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Ils ne passeront pas – the stemming of the FN tide in the regional run-offs
By Jocelyn Evans, Gilles Ivaldi
14 December 2015 | General | 1266 words
The Front national (FN) in France has a problem. Despite topping the polls in half the regions in the first round of the regional elections, it was unable to convert a single one, even in a region – Alsace-Champagne-Ardenne-Lorraine – where the Socialist runner-up refused to stand down to allow the mainstream Right to faire barrage (stem the tide) of the FN. In the end, the famous front républicain – the merger of Left and mainstream Right, whose collapse had been widely predicted in the months leading to the election – kept two regions out of FN hands.

Conditions for the FN could not have been better. A national administration, hampered by growing unemployment, failing schools and social inequality, and consequently failing to provide its citizens with a sense of confidence in the future; continued disenchantment with the governing class more broadly; a new wave of Islamophobia in the wake of an unprecedented terrorist attack amid the current EU migrant crisis – all of the FN’s campaign boxes were ticked, and the first round results reflected this.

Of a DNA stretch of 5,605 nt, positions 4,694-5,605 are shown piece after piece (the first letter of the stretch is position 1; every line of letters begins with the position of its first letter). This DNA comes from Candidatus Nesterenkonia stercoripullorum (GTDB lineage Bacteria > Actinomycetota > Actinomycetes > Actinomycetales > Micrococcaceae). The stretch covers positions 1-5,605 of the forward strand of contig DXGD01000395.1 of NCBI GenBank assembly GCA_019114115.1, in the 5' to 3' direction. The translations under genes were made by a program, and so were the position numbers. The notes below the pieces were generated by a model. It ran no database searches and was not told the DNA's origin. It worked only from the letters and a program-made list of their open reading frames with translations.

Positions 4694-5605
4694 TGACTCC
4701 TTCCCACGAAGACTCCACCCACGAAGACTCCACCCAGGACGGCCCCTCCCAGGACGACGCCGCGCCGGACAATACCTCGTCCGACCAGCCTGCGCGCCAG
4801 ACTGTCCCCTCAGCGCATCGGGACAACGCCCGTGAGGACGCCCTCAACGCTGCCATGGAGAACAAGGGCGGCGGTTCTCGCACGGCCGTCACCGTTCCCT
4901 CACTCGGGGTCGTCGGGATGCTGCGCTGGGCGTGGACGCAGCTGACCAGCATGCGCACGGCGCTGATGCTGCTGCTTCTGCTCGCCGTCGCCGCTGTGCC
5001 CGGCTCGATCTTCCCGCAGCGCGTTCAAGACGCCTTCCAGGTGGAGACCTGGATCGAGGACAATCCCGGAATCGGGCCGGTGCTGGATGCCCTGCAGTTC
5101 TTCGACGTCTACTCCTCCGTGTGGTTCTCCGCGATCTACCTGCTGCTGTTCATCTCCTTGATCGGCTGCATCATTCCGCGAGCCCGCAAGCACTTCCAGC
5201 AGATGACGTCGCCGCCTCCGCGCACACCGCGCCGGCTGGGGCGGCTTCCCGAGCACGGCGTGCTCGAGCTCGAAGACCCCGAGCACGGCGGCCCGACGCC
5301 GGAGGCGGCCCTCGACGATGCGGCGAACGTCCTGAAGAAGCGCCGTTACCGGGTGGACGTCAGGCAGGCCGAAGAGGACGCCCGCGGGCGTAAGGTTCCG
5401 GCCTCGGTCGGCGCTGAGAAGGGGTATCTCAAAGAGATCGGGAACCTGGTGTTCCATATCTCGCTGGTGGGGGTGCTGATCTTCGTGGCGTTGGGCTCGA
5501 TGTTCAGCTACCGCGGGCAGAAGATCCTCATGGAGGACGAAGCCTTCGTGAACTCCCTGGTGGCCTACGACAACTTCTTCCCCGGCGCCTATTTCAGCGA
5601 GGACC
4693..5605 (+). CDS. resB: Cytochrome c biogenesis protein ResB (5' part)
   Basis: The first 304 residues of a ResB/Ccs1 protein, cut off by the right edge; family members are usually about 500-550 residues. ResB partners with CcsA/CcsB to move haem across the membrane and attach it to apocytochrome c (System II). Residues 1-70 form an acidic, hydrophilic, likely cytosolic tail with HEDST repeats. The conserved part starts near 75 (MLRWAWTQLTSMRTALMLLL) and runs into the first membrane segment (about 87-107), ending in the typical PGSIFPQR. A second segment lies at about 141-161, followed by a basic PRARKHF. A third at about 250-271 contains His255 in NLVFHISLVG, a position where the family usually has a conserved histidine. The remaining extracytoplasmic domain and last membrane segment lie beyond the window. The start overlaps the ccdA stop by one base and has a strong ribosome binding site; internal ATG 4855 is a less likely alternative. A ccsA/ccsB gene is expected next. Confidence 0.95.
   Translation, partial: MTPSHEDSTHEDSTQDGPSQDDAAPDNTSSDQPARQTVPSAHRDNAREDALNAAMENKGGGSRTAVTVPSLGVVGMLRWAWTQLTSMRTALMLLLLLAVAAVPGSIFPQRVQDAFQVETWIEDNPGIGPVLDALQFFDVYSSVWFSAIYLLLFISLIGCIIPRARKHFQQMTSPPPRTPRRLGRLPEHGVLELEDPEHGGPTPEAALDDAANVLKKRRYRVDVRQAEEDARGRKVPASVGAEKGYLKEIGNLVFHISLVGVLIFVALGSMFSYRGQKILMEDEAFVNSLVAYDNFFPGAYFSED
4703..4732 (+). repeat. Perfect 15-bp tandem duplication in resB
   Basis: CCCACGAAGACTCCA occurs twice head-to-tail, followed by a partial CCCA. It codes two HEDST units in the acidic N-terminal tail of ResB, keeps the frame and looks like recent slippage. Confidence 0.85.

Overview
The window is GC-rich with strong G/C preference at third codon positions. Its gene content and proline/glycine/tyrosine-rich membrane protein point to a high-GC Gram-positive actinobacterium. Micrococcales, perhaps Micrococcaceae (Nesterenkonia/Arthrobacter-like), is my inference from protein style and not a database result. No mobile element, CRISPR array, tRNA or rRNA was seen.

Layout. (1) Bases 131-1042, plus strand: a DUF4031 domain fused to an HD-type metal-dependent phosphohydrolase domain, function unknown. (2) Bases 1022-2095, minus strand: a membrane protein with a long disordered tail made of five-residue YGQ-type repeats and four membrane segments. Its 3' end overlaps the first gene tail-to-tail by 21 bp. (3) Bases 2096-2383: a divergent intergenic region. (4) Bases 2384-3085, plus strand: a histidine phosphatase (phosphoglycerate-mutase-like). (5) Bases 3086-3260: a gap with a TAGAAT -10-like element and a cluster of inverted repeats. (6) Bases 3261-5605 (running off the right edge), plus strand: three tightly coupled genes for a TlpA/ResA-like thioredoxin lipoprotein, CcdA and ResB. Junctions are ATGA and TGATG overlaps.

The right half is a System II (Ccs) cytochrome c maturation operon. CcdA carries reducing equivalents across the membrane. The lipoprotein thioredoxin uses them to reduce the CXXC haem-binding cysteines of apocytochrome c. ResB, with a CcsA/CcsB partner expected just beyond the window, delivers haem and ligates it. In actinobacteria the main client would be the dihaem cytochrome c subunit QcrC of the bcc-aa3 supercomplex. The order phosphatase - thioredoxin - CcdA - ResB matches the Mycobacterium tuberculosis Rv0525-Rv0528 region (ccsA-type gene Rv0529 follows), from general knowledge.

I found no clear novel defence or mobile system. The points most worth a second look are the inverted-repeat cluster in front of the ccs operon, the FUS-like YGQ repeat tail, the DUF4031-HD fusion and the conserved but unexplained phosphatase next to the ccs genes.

The progress the party has made in the past five years, in terms of overall vote but also in terms of representatives in all levels of governance across France, is undeniable. The strength of such a party threatens more than ever the balance of power between Left and Right not just in its strongholds in the North, South and East, but increasingly in other regions where its support has previously been marginal. Almost 7 million votes in the second round easily surpassed Marine Le Pen’s presidential score of 6.4 million in 2012.

However, a party which, having spent thirty years in political isolation, has dedicated half a decade to a process of detoxification, still presents a face which drives a majority of voters to ensure its defeat in run-offs. Marine Le Pen points to establishment manipulation of voters to achieve this – ‘collective suicide’ of the Socialist Party in standing its lists down, the likening of the party to Jaws (les dents de la mer).